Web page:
Lamb is one of Wales' most popular food exports
A group promoting Welsh meat has accused celebrities of "hijacking" the climate change debate at the expense of meat eaters and farmers.
Meat Promotion Wales chair Rees Roberts said campaigns like Meat Free Mondays portrayed meat eaters as people who did not care about the planet.
Sir Paul McCartney helped launch the campaign last month in an attempt to cut carbon emissions.
Mr Roberts spoke out on the first day of the Royal Welsh Show in Powys.
He said balance needed to be introduced into the debate because "extreme elements" were accusing farmers of "killing the planet".
But Mr Roberts said this was "utter nonsense".
Meat Free Mondays was launched to persuade people to help reduce carbon emissions by cutting out meat for a day week.
Mr Roberts said: "We've had celebrities calling for meat-free Mondays and even a town in Belgium trying to ban meat one day a week.
"The more extreme elements go further, accusing livestock farmers and meat eaters of killing the planet and heaping all the woes of climate change onto our shoulders.
"We need to introduce some balance into this debate because climate change concerns everyone.
"Hybu Cig Cymru (Meat Promotion Wales) is not different to any other responsible organisation in addressing the issue directly.
"We are working on a climate change roadmap, looking at the impact the beef and sheep supply chain has on climate change. We are investigating how to take positive steps to mitigate that impact without having an adverse effect on our businesses.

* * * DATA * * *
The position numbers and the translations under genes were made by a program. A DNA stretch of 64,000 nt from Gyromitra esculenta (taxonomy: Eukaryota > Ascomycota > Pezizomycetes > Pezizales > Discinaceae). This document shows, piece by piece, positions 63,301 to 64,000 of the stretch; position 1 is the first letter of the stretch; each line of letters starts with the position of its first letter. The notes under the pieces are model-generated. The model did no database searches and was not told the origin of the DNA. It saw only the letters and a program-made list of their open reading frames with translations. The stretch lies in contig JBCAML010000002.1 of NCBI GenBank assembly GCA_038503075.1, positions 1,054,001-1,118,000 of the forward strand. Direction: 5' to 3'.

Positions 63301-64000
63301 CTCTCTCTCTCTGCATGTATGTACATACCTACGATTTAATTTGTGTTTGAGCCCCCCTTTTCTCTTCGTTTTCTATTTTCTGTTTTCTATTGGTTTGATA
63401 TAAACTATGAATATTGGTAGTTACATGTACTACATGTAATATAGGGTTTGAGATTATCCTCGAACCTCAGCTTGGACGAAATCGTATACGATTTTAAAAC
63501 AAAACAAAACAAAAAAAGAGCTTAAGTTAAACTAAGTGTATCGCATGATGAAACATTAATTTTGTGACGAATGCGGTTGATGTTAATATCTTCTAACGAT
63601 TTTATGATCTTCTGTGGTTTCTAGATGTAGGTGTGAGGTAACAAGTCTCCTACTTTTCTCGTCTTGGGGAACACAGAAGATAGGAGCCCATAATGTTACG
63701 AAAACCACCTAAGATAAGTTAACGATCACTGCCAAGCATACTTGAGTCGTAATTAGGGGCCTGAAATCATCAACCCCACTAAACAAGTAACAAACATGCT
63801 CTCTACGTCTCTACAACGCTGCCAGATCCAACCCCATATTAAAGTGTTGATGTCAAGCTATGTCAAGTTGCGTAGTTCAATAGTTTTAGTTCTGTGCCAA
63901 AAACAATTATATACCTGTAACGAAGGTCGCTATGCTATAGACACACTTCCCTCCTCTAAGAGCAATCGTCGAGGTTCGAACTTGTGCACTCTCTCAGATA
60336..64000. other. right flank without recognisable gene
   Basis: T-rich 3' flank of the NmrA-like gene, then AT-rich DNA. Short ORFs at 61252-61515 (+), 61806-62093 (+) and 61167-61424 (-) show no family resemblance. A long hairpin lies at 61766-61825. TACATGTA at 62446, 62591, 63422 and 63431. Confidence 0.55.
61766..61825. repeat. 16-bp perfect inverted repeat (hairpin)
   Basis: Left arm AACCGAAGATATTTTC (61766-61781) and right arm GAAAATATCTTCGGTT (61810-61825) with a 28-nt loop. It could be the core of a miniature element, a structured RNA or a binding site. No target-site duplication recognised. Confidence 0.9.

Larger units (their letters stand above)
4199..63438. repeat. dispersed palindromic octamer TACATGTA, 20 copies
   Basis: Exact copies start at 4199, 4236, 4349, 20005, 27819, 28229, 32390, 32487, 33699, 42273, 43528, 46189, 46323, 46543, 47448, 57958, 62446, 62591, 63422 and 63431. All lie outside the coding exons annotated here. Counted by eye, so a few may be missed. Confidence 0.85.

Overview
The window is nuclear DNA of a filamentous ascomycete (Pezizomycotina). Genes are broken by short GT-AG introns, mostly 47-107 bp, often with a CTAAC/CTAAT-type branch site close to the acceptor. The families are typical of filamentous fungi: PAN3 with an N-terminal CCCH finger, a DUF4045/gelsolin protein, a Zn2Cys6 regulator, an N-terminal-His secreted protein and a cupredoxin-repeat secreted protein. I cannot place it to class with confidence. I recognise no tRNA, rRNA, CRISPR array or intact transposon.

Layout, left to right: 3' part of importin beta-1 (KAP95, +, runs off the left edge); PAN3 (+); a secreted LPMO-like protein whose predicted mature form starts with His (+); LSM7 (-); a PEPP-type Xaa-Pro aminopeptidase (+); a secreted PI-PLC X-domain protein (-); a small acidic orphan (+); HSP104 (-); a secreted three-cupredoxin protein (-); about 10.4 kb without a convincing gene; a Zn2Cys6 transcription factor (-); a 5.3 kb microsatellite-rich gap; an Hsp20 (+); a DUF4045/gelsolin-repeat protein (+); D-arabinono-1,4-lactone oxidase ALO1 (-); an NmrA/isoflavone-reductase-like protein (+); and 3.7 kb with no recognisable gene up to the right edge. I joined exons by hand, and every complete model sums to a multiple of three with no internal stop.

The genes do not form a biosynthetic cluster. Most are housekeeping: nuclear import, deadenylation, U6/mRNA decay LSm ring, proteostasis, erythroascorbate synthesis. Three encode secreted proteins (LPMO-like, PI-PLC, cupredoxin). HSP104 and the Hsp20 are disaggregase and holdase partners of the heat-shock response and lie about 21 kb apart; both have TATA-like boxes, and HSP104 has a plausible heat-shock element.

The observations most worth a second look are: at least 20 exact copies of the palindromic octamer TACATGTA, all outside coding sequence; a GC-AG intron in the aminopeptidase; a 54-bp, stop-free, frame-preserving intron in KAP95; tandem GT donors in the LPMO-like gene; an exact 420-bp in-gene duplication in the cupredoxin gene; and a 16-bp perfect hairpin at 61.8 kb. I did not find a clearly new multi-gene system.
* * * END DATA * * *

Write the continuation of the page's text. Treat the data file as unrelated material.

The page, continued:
"This is a responsible approach. Our job is to feed the world, not destroy it."
Former Beatle Sir Paul is a vociferous supporter of animal rights, and played a key role at the launch of Meat Free Mondays, where he was joined by Yoko Ono and his daughter Stella McCartney.
Speaking beforehand, he said the campaign was already happening in Australia and the United States and could have a "hugely beneficial effect" on climate change.
On its website, Meat Free Mondays says to build a better world in the future people needed to make lifestyle changes now.
The campaign adds: "Not all the changes we have to make are easy, and not all the easy changes we can make are meaningful.
"But making just one day a week a meat-free day, really is the little thing that can make a big difference.
This year's Royal Welsh has seen a surge in livestock entries after fears they would plummet because of the recession.
There have been record entries for sheep, pigs and for several breeds of horses.
There is also good news for young farmers. The Welsh Assembly Government will launch a grant scheme later to encourage more people into farming.
Under the £2m scheme, younger farmers could receive a maximum of £15,000 to help establish their business.